Fundamentally, not much. We eat vegetables, meat, fish, pulses, grains, tubers and fruit. Most of our food is eaten as nature intended, with minimal processing. In this, we are ahead of the Western world where much of their diets are heavily processed. I would go as far as to say that no home-grown Nigerian food is intrinsically unhealthy. That’s not to say that there are no problem items on our menu; imported packets of noodles with long ingredient lists that have 10 or more artificial additives including TBHQ, (I will write about food additives and Nigerian regulation later** As promised, click here) and sugar-loaded drinks can lead to poor health in some diets.
If we all adopted our great grandparents’ diets and lifestyles, we would be healthy. Eating traditional foods and working from sun-up to sun-down on our farms or trekking miles to market and back. Mountains of pounded yam or other ‘swallow’ with meat, fish and vegetables, lakes of beans with islands of yam, cocoyam or plantain, a huge calorie-count to fuel an equally huge energy expenditure.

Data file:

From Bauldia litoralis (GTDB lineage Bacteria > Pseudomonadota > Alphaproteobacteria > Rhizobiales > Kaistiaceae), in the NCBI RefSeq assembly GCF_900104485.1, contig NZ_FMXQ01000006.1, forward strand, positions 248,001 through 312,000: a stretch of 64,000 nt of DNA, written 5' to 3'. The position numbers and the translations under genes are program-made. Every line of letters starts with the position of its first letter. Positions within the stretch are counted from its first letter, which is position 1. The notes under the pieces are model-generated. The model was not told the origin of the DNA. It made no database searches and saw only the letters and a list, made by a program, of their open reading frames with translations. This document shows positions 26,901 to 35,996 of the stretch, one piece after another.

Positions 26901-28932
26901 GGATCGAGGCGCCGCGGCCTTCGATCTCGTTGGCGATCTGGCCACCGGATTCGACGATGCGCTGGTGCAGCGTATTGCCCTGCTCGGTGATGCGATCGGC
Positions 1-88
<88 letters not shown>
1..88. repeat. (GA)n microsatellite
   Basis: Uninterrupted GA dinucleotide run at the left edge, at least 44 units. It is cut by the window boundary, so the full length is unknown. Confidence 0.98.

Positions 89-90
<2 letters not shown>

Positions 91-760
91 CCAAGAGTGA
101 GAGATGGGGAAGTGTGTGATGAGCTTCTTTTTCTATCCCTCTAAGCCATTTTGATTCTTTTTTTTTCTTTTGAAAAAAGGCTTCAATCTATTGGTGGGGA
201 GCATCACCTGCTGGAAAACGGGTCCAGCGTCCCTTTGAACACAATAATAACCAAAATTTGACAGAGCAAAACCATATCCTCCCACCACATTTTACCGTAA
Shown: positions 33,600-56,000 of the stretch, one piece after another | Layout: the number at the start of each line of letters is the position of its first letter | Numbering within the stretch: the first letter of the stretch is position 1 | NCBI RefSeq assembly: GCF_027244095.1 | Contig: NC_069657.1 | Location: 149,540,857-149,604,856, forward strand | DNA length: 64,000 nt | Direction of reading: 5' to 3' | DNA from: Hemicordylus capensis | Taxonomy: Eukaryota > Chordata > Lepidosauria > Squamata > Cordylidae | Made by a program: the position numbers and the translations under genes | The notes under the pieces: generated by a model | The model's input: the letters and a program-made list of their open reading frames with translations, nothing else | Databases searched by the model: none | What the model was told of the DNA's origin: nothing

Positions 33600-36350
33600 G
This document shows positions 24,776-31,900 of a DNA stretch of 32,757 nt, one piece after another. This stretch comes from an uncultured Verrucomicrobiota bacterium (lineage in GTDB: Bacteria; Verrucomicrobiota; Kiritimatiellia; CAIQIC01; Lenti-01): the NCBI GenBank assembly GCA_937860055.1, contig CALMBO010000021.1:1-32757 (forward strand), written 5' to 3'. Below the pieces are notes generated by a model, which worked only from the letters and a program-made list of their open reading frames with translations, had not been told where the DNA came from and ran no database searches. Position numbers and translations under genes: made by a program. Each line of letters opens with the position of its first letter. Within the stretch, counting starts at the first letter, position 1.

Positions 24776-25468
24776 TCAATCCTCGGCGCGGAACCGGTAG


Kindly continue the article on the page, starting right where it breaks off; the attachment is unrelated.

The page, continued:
We have the right foods to be healthy, what we don’t have is the exercise level to balance out eating like Great Grandpa and Great Grandma did. Unless one is a professional athlete in training or involved in a strenuous physical job like building houses, (oga Architect, arriving in your air-con 4×4 and strolling gently around the building site in a hard-hat, pointing at the blueprints that your assistant is holding up, I don’t mean you) we are probably taking on too many calories and even more likely, getting too high a proportion of our calories from the wrong sources. [Photo Credit: The Executive Mama Put]
Wetin you dey chop?
Major Abs’ Takeaway:
Change your swallow proportions. Cut in half your usual portion of pounded yam, amala, garri, tuwo, starch, apu, etc. Eat slowly and drink water with your meal. If you get to the end of the meal and are still hungry, slowly eat an extra piece of meat or a bit more of the soup, use a teaspoon if a spoon is necessary. Slowing down and sipping water during the meal will allow your body to recognise the intake of food and register satiety sooner.
**This is a weight-loss takeaway.